The enduring wisdom of Special Order 40
Over the last few weeks, Los Angeles Police Chief Charlie Beck twice has reaffirmed the department’s commitment to Special Order 40, the 30-year-old policy that forbids officers from making routine inquiries about the immigration status of people they encounter or detain. The contexts and manner of Beck’s affirmation suggest a couple of interesting -- and significant -- differences between the new chief’s approach and that of his predecessor, William Bratton.
Even after three decades, Special Order 40 remains the most controversial of LAPD’s policing policies, as well as one of its most vital. Then-Chief Daryl Gates adopted the measure with the approval of the City Council in 1979, when Los Angeles was in the first flush of the great immigration that would demographically transform it. East Los Angeles and neighborhoods west of the L.A. River -- in particular, Pico-Union, the Westlake District and Temple-Beaudry -- were bursting with newcomers from southern Mexico and Central America. (Within less than 10 years, some census tracts in Pico-Union would have a population density nine times that of Manhattan.)
Many of the immigrants spoke little or no English and had entered the country without documents. The ever-present threat of deportation, compounded by the fact that many came from countries where badges and uniforms were synonymous with corruption and brutality, made the newcomers wary of any governmental or civic official, and particularly police officers. Gates and others quickly realized that communities rendered opaque to law enforcement by fear were perfect incubators for crime and also were places where immigrants themselves could be victimized with impunity. Special Order 40 assured the new Angelenos that they could report crimes or cooperate as witnesses without being interrogated about their immigration status. Not every citation would escalate into what was -- in those years -- a potentially deadly deportation.
From the start, it was clear that Special Order 40 worked. Its opponents, however, continue to charge that it undermines the rule of law and, effectively, makes Los Angeles a “sanctuary city” for undocumented immigrants. There have been repeated attempts to overturn it, most recently a suit -- dismissed by a state appellate court -- alleging that it violates federal law.
At the outset, city officials considered the order a problem-solving tool -- and in their minds, the immigrants themselves were the problem’s foundation. Beck’s approach reflects a welcome advance on that sort of thinking. Last month, for example, he told a community forum sponsored by The Times:
“I believe in Special Order 40. I believe in not just the words on paper, but the spirit of Special Order 40. I think that, especially in Los Angeles, we have to represent everybody, that everybody has the right to quality police service, regardless of [immigration] status. I don’t think that we should be an arm of the federal government in enforcing immigration laws specifically. However, if we make a legal arrest on another charge, and a criminal is monitored by Immigration, then they should have access to him.”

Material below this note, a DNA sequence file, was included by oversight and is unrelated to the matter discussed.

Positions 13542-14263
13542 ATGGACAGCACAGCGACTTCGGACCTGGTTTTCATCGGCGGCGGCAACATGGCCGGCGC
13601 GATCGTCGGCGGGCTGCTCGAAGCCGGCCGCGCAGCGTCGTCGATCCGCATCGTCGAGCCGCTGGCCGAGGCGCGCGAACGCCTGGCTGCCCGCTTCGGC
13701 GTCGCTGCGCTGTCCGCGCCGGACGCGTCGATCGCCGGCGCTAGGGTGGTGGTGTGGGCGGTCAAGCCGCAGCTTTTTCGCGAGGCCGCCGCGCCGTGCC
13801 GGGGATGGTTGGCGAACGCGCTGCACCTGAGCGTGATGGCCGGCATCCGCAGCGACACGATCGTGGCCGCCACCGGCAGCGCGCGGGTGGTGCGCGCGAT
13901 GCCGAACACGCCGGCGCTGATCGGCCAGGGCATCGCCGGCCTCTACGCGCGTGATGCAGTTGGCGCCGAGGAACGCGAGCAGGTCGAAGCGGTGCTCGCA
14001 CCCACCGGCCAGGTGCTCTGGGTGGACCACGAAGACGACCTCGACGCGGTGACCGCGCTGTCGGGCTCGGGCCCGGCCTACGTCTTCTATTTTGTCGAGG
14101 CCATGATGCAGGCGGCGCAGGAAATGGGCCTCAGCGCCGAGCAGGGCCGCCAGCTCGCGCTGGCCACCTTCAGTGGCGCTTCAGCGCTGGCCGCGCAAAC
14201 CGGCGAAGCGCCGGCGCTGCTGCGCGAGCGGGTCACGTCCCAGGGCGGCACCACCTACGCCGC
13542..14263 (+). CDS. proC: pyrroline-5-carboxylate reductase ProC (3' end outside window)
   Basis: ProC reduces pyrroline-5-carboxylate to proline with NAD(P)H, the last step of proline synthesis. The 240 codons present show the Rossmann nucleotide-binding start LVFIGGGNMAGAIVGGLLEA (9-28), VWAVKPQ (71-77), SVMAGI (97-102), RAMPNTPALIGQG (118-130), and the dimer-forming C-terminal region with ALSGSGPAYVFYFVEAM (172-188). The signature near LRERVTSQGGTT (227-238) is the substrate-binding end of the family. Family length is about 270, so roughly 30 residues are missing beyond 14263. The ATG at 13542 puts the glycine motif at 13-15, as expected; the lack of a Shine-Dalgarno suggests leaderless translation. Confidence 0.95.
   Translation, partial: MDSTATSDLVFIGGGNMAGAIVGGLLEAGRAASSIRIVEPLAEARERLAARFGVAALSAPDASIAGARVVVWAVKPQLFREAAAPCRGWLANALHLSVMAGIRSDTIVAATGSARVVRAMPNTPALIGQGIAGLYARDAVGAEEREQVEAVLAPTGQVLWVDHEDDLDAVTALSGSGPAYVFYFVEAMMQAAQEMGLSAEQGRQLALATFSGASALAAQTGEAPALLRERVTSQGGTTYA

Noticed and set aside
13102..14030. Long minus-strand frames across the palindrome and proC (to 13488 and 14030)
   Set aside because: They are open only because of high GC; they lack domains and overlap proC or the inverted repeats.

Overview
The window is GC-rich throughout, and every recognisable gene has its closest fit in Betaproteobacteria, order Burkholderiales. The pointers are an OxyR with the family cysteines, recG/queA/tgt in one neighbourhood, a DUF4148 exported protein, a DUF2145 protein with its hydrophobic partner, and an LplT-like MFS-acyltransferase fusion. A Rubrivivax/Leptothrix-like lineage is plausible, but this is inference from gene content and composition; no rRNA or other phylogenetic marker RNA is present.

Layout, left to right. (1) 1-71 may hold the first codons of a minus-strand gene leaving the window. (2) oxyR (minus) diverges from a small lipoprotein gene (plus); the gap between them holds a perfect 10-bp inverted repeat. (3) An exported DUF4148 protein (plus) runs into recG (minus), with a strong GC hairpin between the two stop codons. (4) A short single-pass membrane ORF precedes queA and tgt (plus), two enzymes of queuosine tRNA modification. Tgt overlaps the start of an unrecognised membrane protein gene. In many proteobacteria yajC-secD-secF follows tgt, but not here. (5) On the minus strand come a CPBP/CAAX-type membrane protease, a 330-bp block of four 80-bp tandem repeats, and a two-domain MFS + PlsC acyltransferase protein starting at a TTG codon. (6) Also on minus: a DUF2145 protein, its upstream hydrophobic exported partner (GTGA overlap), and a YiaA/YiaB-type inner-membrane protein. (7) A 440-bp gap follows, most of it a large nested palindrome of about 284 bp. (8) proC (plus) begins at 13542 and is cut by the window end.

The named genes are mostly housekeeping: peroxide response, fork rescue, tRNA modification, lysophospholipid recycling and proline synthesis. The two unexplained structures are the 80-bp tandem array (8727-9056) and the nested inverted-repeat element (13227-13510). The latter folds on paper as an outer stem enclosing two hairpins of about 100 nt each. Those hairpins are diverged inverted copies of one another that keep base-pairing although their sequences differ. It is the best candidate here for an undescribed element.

That sentiment is of a piece with the new chief’s oft-expressed belief in what he calls “constitutional policing.” It’s a recognition that our immigrant communities -- like every other neighborhood -- are filled with lives to be lived rather than with problems to be solved. More important, it’s a recognition that this is a city in which everyone enjoys an equal right to security.
That sentiment gave a special resonance to Beck’s second affirmation of Special Order 40, this time at a posada Friday at Dolores Mission Church in East Los Angeles. Dolores Mission, the poorest parish in the Archdiocese, is one of the places in Los Angeles that always has opened its doors wide to immigrants. The Jesuits who staff the church have helped parishioners, most of whom live in public housing, turn Dolores Mission into a dynamic center for social services. The city’s most effective anti-gang program, Father Gregory Boyle’s Homeboy and Homegirl enterprises, was born there.
This particular posada, moreover, marked International Migrants Day. Beck’s presence in that place on such an occasion thus was a clear message about what the immigrant communities can expect from his tenure. As The Times’ Teresa Watanabe reported, when Father Scott Santarosa asked Beck whether he could guarantee that people won’t be questioned about their immigration status when reporting a crime, he replied, “Sí.”
The crowd registered its appreciation with laughter and applause.
The chief went on to say, “It is extremely important to build relationships with all the communities of Los Angeles. That cannot be done when people are afraid to have legitimate contact with police because of their status.”
There are years of firsthand experience, as well as a welcome clarity, behind that declaration.